The Northern Virginia Transportation Authority (NVTA) has levied a special tax on certain property owners to finance needed and costly transportation improvements in Northern Virginia, like Metro to Dulles. Here’s the rub: NVTA’s special tax applies only to commercial property owners, and not residential property owners.

This tax irks some commercial property owners in Northern Virginia because, in their view, all those who travel through Northern Virginia benefit from the transportation improvements, but only commercial property owners pay the bills for them. Some of the commercial property owners were so upset over the tax that they sued to have it nullified on the grounds that it violated the “benefit-burden” precedent (i.e. those who benefit from a project should share in the burden of paying for it) set by the Supreme Court of Virginia in a landmark case in 1941.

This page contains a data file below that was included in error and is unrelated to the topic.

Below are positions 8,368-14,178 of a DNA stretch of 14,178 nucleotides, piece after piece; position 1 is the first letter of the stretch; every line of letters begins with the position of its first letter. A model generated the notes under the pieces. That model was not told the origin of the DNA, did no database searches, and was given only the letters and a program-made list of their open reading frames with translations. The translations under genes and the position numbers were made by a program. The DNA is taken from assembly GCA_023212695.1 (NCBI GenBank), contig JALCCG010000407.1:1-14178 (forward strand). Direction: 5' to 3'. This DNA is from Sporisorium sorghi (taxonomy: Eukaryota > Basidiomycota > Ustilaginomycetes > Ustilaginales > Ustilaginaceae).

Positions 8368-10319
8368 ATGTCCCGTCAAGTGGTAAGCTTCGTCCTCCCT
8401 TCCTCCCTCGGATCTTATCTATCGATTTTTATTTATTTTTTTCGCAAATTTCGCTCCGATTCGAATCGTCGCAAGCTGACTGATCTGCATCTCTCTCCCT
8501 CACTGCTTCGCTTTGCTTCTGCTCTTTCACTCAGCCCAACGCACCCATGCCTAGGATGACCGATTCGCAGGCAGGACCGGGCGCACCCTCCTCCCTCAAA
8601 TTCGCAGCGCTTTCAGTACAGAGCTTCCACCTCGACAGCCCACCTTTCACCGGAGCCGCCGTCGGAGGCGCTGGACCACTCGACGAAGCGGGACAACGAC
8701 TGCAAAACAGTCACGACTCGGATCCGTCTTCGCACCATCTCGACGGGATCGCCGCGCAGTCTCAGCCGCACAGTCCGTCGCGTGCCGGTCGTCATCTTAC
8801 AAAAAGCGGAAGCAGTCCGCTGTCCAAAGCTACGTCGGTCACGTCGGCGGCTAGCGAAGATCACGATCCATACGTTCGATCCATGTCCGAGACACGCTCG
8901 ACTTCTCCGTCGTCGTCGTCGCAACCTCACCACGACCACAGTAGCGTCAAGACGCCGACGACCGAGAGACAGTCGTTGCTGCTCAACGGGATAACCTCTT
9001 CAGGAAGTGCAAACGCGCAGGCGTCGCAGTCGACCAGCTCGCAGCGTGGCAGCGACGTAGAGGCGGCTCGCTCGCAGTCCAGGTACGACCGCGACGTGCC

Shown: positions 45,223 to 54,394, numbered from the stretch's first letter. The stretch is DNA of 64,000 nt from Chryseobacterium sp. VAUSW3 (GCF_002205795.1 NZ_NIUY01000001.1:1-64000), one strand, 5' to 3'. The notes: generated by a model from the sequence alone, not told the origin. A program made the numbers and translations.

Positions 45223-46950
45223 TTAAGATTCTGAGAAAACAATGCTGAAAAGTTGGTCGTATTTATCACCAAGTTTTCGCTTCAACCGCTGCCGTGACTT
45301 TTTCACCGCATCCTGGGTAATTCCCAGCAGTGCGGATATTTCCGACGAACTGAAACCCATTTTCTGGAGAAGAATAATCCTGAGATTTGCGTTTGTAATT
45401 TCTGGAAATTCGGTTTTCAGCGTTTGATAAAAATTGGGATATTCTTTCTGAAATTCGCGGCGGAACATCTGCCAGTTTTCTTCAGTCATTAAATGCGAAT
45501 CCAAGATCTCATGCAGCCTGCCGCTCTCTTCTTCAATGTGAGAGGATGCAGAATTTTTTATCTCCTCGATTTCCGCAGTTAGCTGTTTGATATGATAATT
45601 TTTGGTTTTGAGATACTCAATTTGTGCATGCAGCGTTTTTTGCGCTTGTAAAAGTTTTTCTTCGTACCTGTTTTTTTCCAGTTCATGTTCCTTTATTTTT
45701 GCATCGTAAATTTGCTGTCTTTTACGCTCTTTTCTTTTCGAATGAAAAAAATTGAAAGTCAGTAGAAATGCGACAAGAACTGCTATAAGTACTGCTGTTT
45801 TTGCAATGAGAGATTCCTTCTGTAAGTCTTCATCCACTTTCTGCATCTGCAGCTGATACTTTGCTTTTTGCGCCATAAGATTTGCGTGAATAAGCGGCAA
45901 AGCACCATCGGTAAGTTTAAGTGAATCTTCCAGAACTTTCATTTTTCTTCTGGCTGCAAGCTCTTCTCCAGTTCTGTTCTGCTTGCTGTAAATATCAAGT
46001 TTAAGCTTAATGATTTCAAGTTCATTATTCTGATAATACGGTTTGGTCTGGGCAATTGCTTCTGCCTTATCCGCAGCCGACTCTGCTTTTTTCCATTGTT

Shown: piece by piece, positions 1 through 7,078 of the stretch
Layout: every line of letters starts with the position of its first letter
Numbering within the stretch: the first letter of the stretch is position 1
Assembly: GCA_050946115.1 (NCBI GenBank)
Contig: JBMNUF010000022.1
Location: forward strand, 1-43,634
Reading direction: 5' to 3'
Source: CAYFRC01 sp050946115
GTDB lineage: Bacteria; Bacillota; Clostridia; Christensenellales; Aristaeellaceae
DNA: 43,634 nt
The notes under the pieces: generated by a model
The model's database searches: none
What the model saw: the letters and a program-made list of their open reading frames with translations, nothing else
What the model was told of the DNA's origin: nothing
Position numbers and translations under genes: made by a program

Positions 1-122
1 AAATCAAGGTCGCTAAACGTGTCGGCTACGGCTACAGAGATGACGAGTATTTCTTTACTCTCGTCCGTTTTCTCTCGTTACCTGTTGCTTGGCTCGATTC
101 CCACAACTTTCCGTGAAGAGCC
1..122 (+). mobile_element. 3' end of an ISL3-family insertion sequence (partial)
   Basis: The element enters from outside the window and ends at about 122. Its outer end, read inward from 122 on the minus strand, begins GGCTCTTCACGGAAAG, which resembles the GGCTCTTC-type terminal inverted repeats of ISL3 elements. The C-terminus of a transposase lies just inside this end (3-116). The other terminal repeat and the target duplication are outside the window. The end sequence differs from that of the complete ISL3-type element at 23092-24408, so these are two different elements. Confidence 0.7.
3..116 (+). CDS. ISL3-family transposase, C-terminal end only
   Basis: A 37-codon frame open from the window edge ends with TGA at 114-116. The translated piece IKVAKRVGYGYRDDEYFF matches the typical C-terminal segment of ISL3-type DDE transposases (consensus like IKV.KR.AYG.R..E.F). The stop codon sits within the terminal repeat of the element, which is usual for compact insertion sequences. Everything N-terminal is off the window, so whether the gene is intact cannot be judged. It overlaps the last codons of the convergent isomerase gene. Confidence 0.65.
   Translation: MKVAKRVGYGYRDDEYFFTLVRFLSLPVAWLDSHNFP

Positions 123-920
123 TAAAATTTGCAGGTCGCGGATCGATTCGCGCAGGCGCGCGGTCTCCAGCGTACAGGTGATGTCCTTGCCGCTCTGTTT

The case went all the way to the Supreme Court of Virginia which, on November 4, ultimately ruled against the commercial property owners. The special tax will stand, and this ruling gives the General Assembly a clear signal that it may authorize regional authorities to exempt certain classes of property owners from the taxes they levy.

VAR is concerned by the decision because we oppose efforts to establish a separate tax classification for various classes of real property including different classifications for residential and commercial real property.  VAR, however, does support legislation to provide voluntary authority to local governments to exempt a percentage of assessed value of residential housing provided any such exemption is targeted to those homeowners whose owner-occupied residential housing is affordable as defined by the locality, or the homeowner’s income falls within that of the population being served by the affordable housing programs of the locality.